Few, if any, are available as "dual fuel" models, most are all gas or all electric.
No self cleaning units.
Pros of good quality "pro-style" residential ranges:
Elimination of all the problems mentioned above. This means they have sufficient insulation for zero clearance installations, they simmer home sized amounts well, have no insurance issues, contain broilers, often have options for grills or griddles, many come in dual-fuel or gas ovens, many have self-cleaning ovens, are never deeper than 27 inches, etc. In other words, they are designed and engineered for residential use.
Most have no pilot lights, resulting in lower operating costs, lower energy wastage, less pollution, and lower electric bills when running AC. Note that in a loss of power, most if not all will allow the burners to operate by using a match or lighter to light the burners, but may not allow the use of the oven.
Some brands available in multiple colors, instead of just stainless steel.
Cons of good quality "pro-style" residential ranges:
More expensive than commercial ranges.
Not as much heat as commercial ranges. Most "pro-style" home units run around 12-15k BTUs, with some going up to 18-20k BTUs. This is sufficient for most people at home. Note that the "normal" home gas ranges typically top out at 9-12k BTU burners.
Ovens may not hold full-size sheet pans (though some will - check this carefully before purchase) (see note 1).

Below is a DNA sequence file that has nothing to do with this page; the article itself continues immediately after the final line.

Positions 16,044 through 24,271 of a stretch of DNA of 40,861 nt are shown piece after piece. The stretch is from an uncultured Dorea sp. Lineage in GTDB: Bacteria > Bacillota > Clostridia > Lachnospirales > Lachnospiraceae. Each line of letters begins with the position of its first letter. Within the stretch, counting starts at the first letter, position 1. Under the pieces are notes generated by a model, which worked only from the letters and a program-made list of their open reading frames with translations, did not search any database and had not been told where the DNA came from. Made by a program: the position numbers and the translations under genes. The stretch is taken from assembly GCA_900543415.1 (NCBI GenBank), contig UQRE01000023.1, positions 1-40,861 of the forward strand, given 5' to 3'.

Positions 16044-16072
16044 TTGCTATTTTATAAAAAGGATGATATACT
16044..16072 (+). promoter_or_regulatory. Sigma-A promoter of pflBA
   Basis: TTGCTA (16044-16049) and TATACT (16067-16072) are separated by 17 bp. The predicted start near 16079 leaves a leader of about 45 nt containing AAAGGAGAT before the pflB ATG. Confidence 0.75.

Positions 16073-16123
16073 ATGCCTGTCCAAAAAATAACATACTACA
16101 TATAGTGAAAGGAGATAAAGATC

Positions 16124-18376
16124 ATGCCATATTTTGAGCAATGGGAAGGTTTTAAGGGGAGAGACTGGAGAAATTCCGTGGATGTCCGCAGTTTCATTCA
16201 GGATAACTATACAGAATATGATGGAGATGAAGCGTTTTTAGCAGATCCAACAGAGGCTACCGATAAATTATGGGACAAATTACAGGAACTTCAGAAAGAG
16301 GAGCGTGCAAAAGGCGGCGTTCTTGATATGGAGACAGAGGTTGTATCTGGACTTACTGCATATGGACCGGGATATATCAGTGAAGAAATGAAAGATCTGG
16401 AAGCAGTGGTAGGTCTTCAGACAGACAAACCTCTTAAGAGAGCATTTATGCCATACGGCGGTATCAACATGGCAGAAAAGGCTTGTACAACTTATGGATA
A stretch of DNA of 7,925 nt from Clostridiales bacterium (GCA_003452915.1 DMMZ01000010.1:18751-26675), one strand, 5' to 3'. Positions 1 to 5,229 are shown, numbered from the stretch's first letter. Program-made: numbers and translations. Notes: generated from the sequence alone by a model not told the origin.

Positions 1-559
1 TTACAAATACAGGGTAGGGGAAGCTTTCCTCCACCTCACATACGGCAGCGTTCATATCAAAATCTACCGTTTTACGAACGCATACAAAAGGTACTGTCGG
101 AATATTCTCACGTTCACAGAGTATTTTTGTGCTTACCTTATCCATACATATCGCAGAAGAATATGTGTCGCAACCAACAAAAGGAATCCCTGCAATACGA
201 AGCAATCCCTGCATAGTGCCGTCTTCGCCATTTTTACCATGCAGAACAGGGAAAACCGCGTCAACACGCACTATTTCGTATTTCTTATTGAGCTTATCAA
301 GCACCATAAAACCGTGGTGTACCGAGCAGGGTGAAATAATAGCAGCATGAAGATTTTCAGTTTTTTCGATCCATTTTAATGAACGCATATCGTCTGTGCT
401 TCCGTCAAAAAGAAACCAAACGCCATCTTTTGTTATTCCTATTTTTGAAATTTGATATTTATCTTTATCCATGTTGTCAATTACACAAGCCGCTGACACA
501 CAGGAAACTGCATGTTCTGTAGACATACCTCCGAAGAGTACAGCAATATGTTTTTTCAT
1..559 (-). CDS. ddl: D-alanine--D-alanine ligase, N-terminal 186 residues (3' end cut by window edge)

Some have electronic widgets (timers, etc.) that can fail, causing repair problems down the road as the required electronic parts are discontinued because of changing technology.
1 - A full-sized sheet pan has interior dimensions of 18 by 26 inches. A full-sized layer cake with two layers will feed 80-90 people. Half-sheet pans (also called jelly roll pans) are 13 by 18 inches, and a two layer half-sheet cake will feed 40-45 people. The reason that these pan sizes are important is that many recipes are sized to fit these pans.
How to get more heat:
A partial "work-around" to get more heat for less money is to get a commercial (i.e. Garland, U.S. Range, Vulcan, etc.) cooktop and residential ovens. Many of the problems with commercial equipment in a home are related to the ovens, not the cooktops. Buying a used one avoids the warranty problems. However, the too-hot simmer, the gas supply issues, and potential service problems still exist.
Another and probably better option is to install a residential wok burner (DCS, Thermador, Viking and others make these) or a heavy duty induction burner (CookTek and others) along with a residential range. Both of these options provide roughly 30k BTUs, in an easily installed appliance. These units are also not that expensive.